Zero Trust is the name for an approach to IT security that assumes there is no trusted network perimeter, and that every network transaction must be authenticated before it can transpire.
Zero trust is based on the principle of ‘never trust, always verify’, and relies on other network security methodologies such as network segmentation and stringent access controls. A zero trust network defines a ‘protect surface’ which comprises critical data, assets, application and services, sometimes referred to as DAAS. The protect surface is usually considerably smaller than the entire attack surface, since only critical assets are included.
Zero trust security has replaced old assumptions that resources within the enterprise network perimeter should be trusted, and sees trust as a vulnerability, since users on a ‘trusted’ network had the ability to move throughout the network or cause the exfiltration of any and all data they are granted access to.
In a zero trust architecture, no attempts are made to create a trusted network. Instead, the concept of trust is eliminated entirely. Once the protect surface is determined, how network traffic traverses the surface, learning which users are accessing protected assets, and cataloging the applications used and the methods of connectivity become the linchpins to creating and enforcing secure access polices for protected data. When those dependencies are understood it is possible to put controls in place close to the protect surface to create a microperimeter, typically by use of a next-generation firewall (NGFW) called a segmentation gateway that only allows known traffic from legitimate users and applications. The NGFW offers visibility into traffic and enforces access control based on the Kipling Method, defining access policy based on who, what, when, where, why, and how. This helps determine what traffic can pass through the microperimeter, keeping unauthorized users and applications out, and keeping sensitive data in.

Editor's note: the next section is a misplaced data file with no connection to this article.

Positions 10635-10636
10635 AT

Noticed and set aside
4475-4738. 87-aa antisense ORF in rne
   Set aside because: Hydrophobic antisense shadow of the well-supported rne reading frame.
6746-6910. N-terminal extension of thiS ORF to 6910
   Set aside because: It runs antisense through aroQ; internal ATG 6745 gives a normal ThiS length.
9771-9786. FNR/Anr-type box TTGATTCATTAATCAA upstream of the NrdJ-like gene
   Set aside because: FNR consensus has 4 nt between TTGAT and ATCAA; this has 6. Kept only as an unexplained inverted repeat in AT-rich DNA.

Since workforces are dispersed and remote, zero trust does not depend on any particular location. Assets and users can reside anywhere – on-premises, in one or more clouds, or on the edge, whether in employee homes or as IoT devices.
Zero trust was the brainchild of John Kindervag, a Forrester Research VP and principal analyst. In 2010, he presented the model for the concept when he realized that existing security models relied on the outdated assumption that everything within the enterprise network should be trusted. Acceptance of the zero trust model accelerated in 2013 when Google announced their implementation of a zero trust security policy in their own network. By 2019, Gartner had listed zero trust as a core component of secure access service edge solutions.
Although often perceived as complex and expensive to achieve, zero trust uses existing network architecture, rather than a forklift upgrade. There are no zero trust products per se, rather there are products that are compatible with a zero trust architecture and environment – and products that are not.
A zero trust architecture can be simple to deploy and maintain using the five-step methodology outlined by Forrester back in 2010.
Identify the protect surface including sensitive data and applications. Forrester recommends a simple three-class model using categories of public, internal, and confidential. Data requiring protection can then be segmented into microperimeters, which can be linked together to yield a broader zero trust network.
Map the transaction flows of all sensitive data to learn how data moves between people, applications, and external connections to business partners and customers. Then dependencies of network and system objects can be exposed and protected. This exercise can yield data flow optimizations that can improve overall performance and security
Define a Zero Trust architecture for each microperimeter based on how the data and transactions flow throughout the enterprise (and external partners). This can be achieved with software defined networks (SDNs) and security protocols using physical or virtual NGFWs.
Create a Zero Trust policy once the network design is done. Many organizations utilize the Kipling Method, which addresses the who, what, when, where, why, and how of your policies and network. This enables a granular layer 7 enforcement policy so only known and authorized applications or users are granted access to the protect surface. Assume all personal devices, whether company owned or BYOD, are unsafe.